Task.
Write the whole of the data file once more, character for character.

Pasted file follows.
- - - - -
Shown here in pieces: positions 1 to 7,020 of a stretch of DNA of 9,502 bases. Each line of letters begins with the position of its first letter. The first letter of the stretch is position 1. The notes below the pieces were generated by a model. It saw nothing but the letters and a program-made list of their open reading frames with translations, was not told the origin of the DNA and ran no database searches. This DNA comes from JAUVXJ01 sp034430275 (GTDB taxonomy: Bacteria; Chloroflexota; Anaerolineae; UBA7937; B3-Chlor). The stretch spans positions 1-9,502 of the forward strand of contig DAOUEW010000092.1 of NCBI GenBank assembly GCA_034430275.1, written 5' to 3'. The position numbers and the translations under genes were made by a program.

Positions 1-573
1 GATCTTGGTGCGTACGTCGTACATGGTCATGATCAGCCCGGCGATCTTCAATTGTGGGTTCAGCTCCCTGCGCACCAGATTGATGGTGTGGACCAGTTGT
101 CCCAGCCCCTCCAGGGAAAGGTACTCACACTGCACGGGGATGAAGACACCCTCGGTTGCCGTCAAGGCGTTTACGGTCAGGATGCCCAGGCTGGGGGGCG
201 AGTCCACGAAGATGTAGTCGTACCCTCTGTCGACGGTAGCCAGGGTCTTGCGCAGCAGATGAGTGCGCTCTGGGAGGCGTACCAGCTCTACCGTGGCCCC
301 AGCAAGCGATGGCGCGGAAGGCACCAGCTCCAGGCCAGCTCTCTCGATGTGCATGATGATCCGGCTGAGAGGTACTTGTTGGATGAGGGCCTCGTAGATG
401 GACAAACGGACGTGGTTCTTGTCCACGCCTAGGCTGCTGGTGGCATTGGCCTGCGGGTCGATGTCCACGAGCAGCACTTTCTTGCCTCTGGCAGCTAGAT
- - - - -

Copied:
Shown here in pieces: positions 1 to 7,020 of a stretch of DNA of 9,502 bases. Each line of letters begins with the position of its first letter. The first letter of the stretch is position 1. The notes below the pieces were generated by a model. It saw nothing but the letters and a program-made list of their open reading frames with translations, was not told the origin of the DNA and ran no database searches. This DNA comes from JAUVXJ01 sp034430275 (GTDB taxonomy: Bacteria; Chloroflexota; Anaerolineae; UBA7937; B3-Chlor). The stretch spans positions 1-9,502 of the forward strand of contig DAOUEW010000092.1 of NCBI GenBank assembly GCA_034430275.1, written 5' to 3'. The position numbers and the translations under genes were made by a program.

Positions 1-573
1 GATCTTGGTGCGTACGTCGTACATGGTCATGATCAGCCCGGCGATCTTCAATTGTGGGTTCAGCTCCCTGCGCACCAGATTGATGGTGTGGACCAGTTGT
101 CCCAGCCCCTCCAGGGAAAGGTACTCACACTGCACGGGGATGAAGACACCCTCGGTTGCCGTCAAGGCGTTTACGGTCAGGATGCCCAGGCTGGGGGGCG
201 AGTCCACGAAGATGTAGTCGTACCCTCTGTCGACGGTAGCCAGGGTCTTGCGCAGCAGATGAGTGCGCTCTGGGAGGCGTACCAGCTCTACCGTGGCCCC
301 AGCAAGCGATGGCGCGGAAGGCACCAGCTCCAGGCCAGCTCTCTCGATGTGCATGATGATCCGGCTGAGAGGTACTTGTTGGATGAGGGCCTCGTAGATG
401 GACAAACGGACGTGGTTCTTGTCCACGCCTAGGCTGCTGGTGGCATTGGCCTGCGGGTCGATGTCCACGAGCAGCACTTTCTTGCCTCTGGCAGCTAGAT